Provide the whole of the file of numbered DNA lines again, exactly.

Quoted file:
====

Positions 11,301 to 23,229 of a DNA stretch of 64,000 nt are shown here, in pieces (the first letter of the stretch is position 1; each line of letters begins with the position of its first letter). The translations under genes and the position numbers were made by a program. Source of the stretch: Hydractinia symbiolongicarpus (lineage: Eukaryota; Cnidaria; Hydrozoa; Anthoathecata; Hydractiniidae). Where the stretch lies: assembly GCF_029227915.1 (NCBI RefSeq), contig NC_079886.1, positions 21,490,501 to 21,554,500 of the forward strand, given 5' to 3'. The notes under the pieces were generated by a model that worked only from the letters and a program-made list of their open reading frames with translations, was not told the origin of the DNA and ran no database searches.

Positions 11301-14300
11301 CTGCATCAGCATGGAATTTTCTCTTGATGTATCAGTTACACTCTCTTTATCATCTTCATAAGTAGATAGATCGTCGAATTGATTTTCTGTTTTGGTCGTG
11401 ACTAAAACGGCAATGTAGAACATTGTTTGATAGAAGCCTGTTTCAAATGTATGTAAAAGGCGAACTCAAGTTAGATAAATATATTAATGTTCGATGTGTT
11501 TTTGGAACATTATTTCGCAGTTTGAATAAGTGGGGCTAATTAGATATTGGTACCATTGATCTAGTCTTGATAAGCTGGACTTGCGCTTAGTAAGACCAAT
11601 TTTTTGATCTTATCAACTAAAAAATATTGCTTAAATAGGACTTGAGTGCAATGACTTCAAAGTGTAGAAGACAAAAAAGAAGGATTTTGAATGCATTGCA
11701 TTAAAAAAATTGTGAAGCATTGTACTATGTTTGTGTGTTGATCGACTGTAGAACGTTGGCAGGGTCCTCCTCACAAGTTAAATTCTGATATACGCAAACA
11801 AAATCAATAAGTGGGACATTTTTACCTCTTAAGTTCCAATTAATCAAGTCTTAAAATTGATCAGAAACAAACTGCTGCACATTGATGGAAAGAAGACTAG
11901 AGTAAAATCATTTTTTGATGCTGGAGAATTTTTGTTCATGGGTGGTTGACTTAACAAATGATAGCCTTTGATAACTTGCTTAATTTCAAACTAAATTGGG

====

Positions 11,301 to 23,229 of a DNA stretch of 64,000 nt are shown here, in pieces (the first letter of the stretch is position 1; each line of letters begins with the position of its first letter). The translations under genes and the position numbers were made by a program. Source of the stretch: Hydractinia symbiolongicarpus (lineage: Eukaryota; Cnidaria; Hydrozoa; Anthoathecata; Hydractiniidae). Where the stretch lies: assembly GCF_029227915.1 (NCBI RefSeq), contig NC_079886.1, positions 21,490,501 to 21,554,500 of the forward strand, given 5' to 3'. The notes under the pieces were generated by a model that worked only from the letters and a program-made list of their open reading frames with translations, was not told the origin of the DNA and ran no database searches.

Positions 11301-14300
11301 CTGCATCAGCATGGAATTTTCTCTTGATGTATCAGTTACACTCTCTTTATCATCTTCATAAGTAGATAGATCGTCGAATTGATTTTCTGTTTTGGTCGTG
11401 ACTAAAACGGCAATGTAGAACATTGTTTGATAGAAGCCTGTTTCAAATGTATGTAAAAGGCGAACTCAAGTTAGATAAATATATTAATGTTCGATGTGTT
11501 TTTGGAACATTATTTCGCAGTTTGAATAAGTGGGGCTAATTAGATATTGGTACCATTGATCTAGTCTTGATAAGCTGGACTTGCGCTTAGTAAGACCAAT
11601 TTTTTGATCTTATCAACTAAAAAATATTGCTTAAATAGGACTTGAGTGCAATGACTTCAAAGTGTAGAAGACAAAAAAGAAGGATTTTGAATGCATTGCA
11701 TTAAAAAAATTGTGAAGCATTGTACTATGTTTGTGTGTTGATCGACTGTAGAACGTTGGCAGGGTCCTCCTCACAAGTTAAATTCTGATATACGCAAACA
11801 AAATCAATAAGTGGGACATTTTTACCTCTTAAGTTCCAATTAATCAAGTCTTAAAATTGATCAGAAACAAACTGCTGCACATTGATGGAAAGAAGACTAG
11901 AGTAAAATCATTTTTTGATGCTGGAGAATTTTTGTTCATGGGTGGTTGACTTAACAAATGATAGCCTTTGATAACTTGCTTAATTTCAAACTAAATTGGG